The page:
Thanks to Mark for sending me this interview at The Syn Radio with Chris Olley of Six By Seven. It seems the band is no longer split up though they seem more interested in their side projects and there’s still no release date for the long-discussed best of/rarities comp. But hey, they’re answering email.

Aversion talks to the brothers White of the Electric Soft Parade, in town June 12 at Lee’s Palace with their alter egos Brakes Brakes Brakes.

The Scotsman talks to The Twilight Sad about their adventures in North America. Though I have to say, contrary to what guitarist Andy MacFarlane says, I don’t remember a single encore when they played Toronto last month.

Daytrotter got all Francophone last week, offering up a session and an interview with Malajube and today, they’re offering up same for Grizzly Bear (Session/Interview). And not to be outdone on the other side of the Atlantic, this week’s Take-Away Show features Alan Sparhawk of Low.

Bandega talks to Bubba Kadane of The New Year, who will begin recording their next album in August with an eye towards a mid-2008 release. Touring everywhere except Canada to follow. Via Bradley’s Almanac.

Spent much of the weekend watching season one of The Wire. When is season four out on DVD? I’ve a sick feeling I’m going to be caught up through the first three well before it’s released.

By : Frank Yang at 8:32 am
Category: Uncategorized
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  1. Brads says:

    Real glad to see you’re on the Wire train. You’ll blow through ’em all in no time.

    Typically HBO has released the season DVD sets just before a new season is about to air, so when they announce a date for the start of season five (can’t come soon enough), you’ll likely get your answer.

  2. neil says:

    you mean "No Cars Go".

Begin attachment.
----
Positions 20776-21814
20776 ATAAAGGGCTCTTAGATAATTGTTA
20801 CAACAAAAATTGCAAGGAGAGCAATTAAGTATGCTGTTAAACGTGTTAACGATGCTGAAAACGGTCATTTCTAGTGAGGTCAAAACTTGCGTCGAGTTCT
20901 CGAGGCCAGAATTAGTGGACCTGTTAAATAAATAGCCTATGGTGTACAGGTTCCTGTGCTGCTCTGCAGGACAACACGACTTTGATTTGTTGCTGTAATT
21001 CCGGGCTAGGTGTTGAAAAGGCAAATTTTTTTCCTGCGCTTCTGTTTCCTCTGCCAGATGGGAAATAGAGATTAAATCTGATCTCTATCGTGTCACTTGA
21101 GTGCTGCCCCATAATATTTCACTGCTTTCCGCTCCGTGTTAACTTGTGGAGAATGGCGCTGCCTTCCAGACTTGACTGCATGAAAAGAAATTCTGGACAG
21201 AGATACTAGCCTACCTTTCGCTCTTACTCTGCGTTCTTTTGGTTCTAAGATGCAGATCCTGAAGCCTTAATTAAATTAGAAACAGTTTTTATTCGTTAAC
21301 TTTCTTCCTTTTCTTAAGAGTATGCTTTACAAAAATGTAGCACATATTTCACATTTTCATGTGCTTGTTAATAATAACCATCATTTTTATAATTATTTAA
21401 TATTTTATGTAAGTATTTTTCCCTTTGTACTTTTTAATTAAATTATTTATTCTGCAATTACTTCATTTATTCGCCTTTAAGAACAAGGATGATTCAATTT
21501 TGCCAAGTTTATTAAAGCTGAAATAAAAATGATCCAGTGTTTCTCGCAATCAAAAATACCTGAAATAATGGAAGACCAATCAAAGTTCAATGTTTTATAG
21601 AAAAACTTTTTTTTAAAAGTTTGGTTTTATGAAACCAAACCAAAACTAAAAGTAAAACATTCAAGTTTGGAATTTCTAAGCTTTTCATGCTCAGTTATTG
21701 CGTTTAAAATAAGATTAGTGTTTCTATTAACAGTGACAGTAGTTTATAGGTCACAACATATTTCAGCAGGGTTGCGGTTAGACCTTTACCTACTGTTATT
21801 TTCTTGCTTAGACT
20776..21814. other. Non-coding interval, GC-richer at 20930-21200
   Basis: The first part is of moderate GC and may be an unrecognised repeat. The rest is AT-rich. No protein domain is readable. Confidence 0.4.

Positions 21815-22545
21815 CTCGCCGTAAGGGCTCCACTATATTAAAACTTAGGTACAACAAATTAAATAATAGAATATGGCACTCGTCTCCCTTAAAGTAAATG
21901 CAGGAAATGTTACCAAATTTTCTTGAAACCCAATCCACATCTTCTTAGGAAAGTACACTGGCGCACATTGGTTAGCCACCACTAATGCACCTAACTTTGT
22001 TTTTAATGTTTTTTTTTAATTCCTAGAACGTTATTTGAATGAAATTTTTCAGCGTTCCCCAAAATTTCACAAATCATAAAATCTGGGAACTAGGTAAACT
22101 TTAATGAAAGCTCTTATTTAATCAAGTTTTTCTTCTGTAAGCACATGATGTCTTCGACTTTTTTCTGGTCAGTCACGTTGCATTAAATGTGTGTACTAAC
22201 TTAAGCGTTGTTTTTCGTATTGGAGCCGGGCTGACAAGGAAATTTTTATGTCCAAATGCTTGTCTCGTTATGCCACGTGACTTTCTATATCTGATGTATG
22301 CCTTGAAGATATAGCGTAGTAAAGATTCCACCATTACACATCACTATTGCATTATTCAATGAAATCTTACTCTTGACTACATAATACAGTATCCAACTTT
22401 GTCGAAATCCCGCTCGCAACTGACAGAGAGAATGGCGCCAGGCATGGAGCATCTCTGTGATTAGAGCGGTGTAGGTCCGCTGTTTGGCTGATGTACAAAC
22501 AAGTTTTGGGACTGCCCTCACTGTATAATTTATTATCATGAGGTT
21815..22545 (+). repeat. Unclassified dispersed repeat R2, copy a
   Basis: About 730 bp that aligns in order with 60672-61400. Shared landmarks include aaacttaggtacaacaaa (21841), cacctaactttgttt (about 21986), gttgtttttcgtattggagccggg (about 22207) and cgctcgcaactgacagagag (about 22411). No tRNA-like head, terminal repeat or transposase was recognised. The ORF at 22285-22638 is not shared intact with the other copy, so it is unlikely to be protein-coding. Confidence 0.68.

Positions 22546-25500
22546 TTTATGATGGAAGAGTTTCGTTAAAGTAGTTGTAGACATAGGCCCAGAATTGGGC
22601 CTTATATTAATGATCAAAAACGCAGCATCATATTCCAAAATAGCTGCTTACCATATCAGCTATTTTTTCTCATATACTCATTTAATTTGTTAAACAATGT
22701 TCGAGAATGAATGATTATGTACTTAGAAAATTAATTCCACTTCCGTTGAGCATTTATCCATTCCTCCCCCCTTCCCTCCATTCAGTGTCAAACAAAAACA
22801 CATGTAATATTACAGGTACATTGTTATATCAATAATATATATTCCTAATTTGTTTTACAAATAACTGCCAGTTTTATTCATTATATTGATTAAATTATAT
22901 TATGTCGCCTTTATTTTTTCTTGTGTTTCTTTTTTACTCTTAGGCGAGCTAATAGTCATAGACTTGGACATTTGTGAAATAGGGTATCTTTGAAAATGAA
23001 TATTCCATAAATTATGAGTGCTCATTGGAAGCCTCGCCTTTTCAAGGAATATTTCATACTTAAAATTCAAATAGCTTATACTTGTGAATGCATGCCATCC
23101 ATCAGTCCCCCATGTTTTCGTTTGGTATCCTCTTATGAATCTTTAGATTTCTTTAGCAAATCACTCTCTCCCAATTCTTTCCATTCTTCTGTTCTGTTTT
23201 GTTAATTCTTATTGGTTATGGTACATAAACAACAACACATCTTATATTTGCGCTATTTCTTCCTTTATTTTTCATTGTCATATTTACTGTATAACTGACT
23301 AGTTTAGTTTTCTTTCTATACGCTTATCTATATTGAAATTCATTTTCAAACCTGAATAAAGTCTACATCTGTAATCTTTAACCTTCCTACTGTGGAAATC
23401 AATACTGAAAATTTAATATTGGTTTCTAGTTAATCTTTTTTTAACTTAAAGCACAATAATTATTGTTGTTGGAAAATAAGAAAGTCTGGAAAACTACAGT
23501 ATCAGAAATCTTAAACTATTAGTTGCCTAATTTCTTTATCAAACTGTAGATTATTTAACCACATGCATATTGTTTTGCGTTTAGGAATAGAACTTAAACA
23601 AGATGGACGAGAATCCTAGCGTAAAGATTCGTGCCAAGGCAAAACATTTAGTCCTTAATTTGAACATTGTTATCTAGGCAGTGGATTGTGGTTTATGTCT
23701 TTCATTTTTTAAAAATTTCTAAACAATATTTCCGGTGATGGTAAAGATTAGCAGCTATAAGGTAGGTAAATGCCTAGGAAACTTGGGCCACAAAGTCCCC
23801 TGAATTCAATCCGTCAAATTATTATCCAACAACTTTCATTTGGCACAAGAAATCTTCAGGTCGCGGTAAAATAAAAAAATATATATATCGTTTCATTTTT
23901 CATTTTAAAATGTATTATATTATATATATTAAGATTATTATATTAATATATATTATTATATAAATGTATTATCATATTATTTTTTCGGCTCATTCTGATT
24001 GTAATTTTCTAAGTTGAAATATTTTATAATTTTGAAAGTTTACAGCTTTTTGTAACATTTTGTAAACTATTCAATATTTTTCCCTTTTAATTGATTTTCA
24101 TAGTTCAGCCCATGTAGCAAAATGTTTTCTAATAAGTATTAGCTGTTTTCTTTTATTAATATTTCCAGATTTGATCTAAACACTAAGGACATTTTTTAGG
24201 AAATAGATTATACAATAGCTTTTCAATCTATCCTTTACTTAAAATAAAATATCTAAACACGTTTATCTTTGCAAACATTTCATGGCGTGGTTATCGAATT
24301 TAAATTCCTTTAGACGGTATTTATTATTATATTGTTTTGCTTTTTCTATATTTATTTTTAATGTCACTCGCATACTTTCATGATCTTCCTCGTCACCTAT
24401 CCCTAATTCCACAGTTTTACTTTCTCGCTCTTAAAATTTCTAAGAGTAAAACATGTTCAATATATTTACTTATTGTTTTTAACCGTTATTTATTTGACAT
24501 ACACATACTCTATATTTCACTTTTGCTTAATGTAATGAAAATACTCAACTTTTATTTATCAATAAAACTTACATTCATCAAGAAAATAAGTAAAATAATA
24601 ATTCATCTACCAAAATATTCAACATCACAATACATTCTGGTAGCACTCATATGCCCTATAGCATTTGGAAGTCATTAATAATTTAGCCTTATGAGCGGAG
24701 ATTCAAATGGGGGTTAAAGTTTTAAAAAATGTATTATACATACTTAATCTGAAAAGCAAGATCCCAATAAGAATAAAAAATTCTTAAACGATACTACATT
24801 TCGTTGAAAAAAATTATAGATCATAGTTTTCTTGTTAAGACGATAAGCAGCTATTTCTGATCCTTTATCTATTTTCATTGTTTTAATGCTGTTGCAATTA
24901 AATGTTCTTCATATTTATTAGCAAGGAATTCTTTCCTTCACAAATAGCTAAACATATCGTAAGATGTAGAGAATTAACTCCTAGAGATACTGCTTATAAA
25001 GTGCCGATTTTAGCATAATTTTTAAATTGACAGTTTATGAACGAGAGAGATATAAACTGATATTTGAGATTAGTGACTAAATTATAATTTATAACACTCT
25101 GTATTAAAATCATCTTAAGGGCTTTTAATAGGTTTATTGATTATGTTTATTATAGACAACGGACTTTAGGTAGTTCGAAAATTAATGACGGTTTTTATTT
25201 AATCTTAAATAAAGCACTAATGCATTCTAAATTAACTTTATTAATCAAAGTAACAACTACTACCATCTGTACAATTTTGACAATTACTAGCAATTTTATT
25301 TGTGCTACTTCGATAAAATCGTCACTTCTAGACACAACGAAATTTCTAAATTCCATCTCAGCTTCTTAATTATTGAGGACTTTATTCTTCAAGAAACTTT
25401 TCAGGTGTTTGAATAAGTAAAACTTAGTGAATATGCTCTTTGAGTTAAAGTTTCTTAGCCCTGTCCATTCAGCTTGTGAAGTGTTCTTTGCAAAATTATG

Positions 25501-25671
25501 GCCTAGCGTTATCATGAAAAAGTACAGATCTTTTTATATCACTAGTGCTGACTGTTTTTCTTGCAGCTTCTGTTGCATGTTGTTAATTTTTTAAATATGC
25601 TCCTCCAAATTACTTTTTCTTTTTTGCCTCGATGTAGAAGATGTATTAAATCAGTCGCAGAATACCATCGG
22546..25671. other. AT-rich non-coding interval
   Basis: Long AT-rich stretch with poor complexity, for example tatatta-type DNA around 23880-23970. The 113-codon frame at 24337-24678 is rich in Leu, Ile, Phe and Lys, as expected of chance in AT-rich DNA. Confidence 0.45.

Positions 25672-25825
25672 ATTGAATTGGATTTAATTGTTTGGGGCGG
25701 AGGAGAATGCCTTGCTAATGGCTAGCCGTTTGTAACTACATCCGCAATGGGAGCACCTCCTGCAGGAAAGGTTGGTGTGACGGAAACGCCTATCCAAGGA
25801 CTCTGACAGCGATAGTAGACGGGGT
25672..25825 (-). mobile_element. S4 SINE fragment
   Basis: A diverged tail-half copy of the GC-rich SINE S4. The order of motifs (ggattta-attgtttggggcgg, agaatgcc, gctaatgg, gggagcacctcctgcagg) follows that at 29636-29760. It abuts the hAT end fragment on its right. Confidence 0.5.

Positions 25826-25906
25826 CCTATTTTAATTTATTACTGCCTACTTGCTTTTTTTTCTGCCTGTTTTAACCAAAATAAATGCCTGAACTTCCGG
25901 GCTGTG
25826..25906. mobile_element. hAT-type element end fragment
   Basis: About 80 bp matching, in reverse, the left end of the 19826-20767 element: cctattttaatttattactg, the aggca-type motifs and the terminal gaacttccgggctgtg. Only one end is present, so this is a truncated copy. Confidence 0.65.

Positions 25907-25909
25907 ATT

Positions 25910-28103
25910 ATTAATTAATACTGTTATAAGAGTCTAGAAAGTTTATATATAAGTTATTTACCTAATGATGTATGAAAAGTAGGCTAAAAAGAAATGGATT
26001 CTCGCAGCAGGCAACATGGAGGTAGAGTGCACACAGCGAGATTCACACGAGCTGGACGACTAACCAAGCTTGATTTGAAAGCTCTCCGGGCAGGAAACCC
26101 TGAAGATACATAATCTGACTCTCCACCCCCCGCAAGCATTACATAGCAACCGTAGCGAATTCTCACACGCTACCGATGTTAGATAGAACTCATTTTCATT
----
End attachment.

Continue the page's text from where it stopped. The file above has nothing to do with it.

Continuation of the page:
minor thing. keep up the good work. I come back every day.

  3. kathryn says:

    Don’t watch too much of the Wire at once — it’s probably bad for your subconscious. That said, it does get under your skin, doesn’t it? So highly addictive. One thing to note, though, is that each season is meant to stand on its own and you don’t need to have watched season 1 to get into season 2, etc. This can be disconcerting as season 2 throws you into a very different world from season 1, but with some of the same characters. Also, each season has different a opening credits version of "Way Down in the Hole" which is really interesting.

    More about the music in The Wire:
    http://www.citypaper.com/mu

    And the music supervisor’s weblog (!)
    http://www.tenthousand.org/

  4. Frank says:

    thanks for the catch, Neil – fixed.

    Kathryn – I do like that it’s not heavily serialized, even episode to episode, so I’m able to watch one hour, go make dinner, bathe, what have you, and not get all twitchy about not watching. And if the season-to-season discontinuity means that this story gets wrapped up, even better. I hate stuff that gets dragged out ad nauseum.

  5. Steve says:

    Does anyone have any details about the Fields amp’d mobile show? Will they do a full set (not just a few songs), is there an opener, is 8pm the showtime, etc, etc. Just trying to determine if it is worth a trip into the city that night or best to try to catch them with Blonde Redhead. Thanks in advance.

  6. Sean says:

    …this might be bit polarizing, I know how many people hate this band, but Kings Of Leon’s "California Waiting" on the Youth and Young Manhood LP is an awful newer version of an amazing song from their earlier EP. Sometimes tinkering with an old song isn’t the best idea, I hear where you’re coming from Frank. I mean, look at cinema, why would you mess around with the original Star Wars movies?

    See you at Ted Leo on Wednesday, thanks for the blog, I check it everyday.

  7. Frank says:

    re the Fields show – based on the Postmarks show I saw a couple weeks ago, the band will be on around 8 or shortly thereafter and the band will play a full set or as long as they want. I think it’d be a good substitute if you can’t or don’t want to make the BR show. That’s what I’m doing.

  8. jonathan says:

    hey frank, check out this review of The Postmarks recent show in San Francisco: http://www.bandega.com/band